Well, the first time I used it I was on a pelagic birding trip off the coast of Cape May, NJ. We left the dock around 1 pm and stayed out for 6 hours. I had the opportunity to use the binocular under some very challenging conditions including in low light. In that situation and in every other scenario I have put these bins through I have been struck by their excellent level of apparent brightness, contrast and sharpness. You know that 3D impression that you get when an object is extremely well saturated with color and contrasts beautifully with the background? That is the impression I get with this binocular.
Apparent sharpness, influenced by a variety of factors beyond just resolution, is excellent on axis. The apparent brightness is also first rate. This binocular outperforms everything else I have on hand in low light conditions (assuming a similar configuration). Based on these impressions I am led to believe that Opticron either significantly upgraded the coatings compared to their other models or is using some new type of high transmission glass recently introduced in much more expensive models. Regardless of the origin the effect it has on the image is immediately noticeable. I have compared the VGA to one particular binocular that is advertised as having light transmission numbers in the 90% range and the VGA appears brighter in every condition.
Color representation is completely neutral. I have compared it with two other binoculars I have on hand that display a warm color bias. The VHD looks completely neutral in comparison. I do not have any cool-biased binoculars on hand for comparison.
Chromatic aberration (color fringing) control is excellent on axis….or within the sweet spot if you prefer. I cannot detect it inside the sweet spot. As with most binoculars, as you move away from the centerfield a faint halo begins to appear around high contrast objects. I would call it moderate at the outer edge of the image.
So, in this day and age where edge performance seems to be as much of a selling point as the centerfield performance how does the VGA perform? Well, if there was one area where I would like to some improvement it is in this area. My estimation of the apparent sweet spot size is in the 70-75% range. That is certainly acceptable and actually quite good compared to many models. Having said that it isn’t at the level where many of the more expensive models are at. I feel that needs to be mentioned simply because this binocular competes with those more expensive models in just about every other optical category.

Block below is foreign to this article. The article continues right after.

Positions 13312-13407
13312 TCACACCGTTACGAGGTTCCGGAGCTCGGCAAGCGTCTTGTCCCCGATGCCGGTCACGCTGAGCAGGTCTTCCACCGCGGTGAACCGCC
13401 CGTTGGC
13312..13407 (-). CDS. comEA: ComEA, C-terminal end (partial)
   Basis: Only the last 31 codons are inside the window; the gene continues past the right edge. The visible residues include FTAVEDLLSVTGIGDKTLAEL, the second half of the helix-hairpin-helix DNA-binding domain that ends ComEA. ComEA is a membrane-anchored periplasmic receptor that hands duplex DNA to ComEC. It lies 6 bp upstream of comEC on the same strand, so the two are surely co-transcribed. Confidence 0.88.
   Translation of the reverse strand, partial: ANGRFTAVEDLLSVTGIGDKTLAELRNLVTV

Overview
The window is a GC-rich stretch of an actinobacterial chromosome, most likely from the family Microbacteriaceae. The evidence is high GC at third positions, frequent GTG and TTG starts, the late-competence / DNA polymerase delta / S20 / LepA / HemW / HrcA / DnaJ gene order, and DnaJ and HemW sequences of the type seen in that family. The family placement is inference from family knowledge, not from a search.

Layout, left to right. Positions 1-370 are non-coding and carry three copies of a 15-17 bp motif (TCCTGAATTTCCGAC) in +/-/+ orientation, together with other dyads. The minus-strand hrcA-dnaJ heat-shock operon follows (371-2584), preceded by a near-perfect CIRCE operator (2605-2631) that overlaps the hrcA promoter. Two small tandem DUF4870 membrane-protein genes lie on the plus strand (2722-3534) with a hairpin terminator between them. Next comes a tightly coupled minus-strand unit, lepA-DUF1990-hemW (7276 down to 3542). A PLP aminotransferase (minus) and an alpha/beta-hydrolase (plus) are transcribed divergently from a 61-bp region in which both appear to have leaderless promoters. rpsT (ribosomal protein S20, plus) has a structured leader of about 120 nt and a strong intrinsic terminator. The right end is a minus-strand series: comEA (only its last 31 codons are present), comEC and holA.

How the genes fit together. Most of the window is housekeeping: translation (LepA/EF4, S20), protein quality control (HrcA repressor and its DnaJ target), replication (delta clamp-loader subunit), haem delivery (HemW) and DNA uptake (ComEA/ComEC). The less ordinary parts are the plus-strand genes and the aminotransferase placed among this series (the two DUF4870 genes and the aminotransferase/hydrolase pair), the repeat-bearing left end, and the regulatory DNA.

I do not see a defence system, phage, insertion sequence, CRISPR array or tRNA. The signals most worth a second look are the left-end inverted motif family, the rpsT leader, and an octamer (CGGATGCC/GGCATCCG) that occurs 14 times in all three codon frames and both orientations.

So what is the off-axis performance like?
Well it isn’t poor by any stretch of the imagination. It is quite good actually but when you are accustomed to the high level of performance within the sweet spot then you start to want to have it across the entire field of view. Off axis degradation seems to be mostly a slight amount of field curvature with a little bit of astigmatism as I can’t quite the outer edge as sharp as the sweet spot no matter how I rotate the focus.
The only other optical area that I feel needs improvement is the field of view. At 7 degrees (367 feet) I would call the field of view conservative. There was a high-end model from a well-known Japanese manufacturer that had a 7 degree field of view that nobody complained about but then it also was sharp from one edge of the image to the other. It was also popular about 12 or 13 years ago when field of view numbers, across the market, were more conservative. In comparison to many of the most expensive consumer binoculars the field of view falls a bit short. Its closest competition has a field of view that is about 20 feet wider at 1000 yards. The good news though in this case is that when used on its own the 7 degree field of view does not feel restrictive. Only when comparing it with much wider field of view binoculars do you begin to see a bit of the limitation.
This model was designed to perform against much more expensive binoculars not only in a variety of optical areas but also in terms of build quality. It falls a little short in one area, field of view but the other optical performance areas make you want to forget about that issue. Ergonomically and mechanically it is a very good Japanese-made binocular. It certainly competes well with anything I have seen priced at or under $1000.
Phonescoped picture out of my office window. Very foggy day so not the best representation in terms of brightness. I will add a better picture at a later day/time.
I did receive a message from the manufacturer addressing my field of view comments in the review. It is copy/pasted below:
“While it is technically possible to deliver a wider FOV, 7 degrees was
decided upon as it gave a what we saw as a good balance between FOV and
resolution with the chosen prism set. A wider FOV with similar resolution
figures would necessitate using a larger prism set with an associated
increase in body size and weight. This change would negate many of the
advantages the compact 42mm format delivers for the VHD”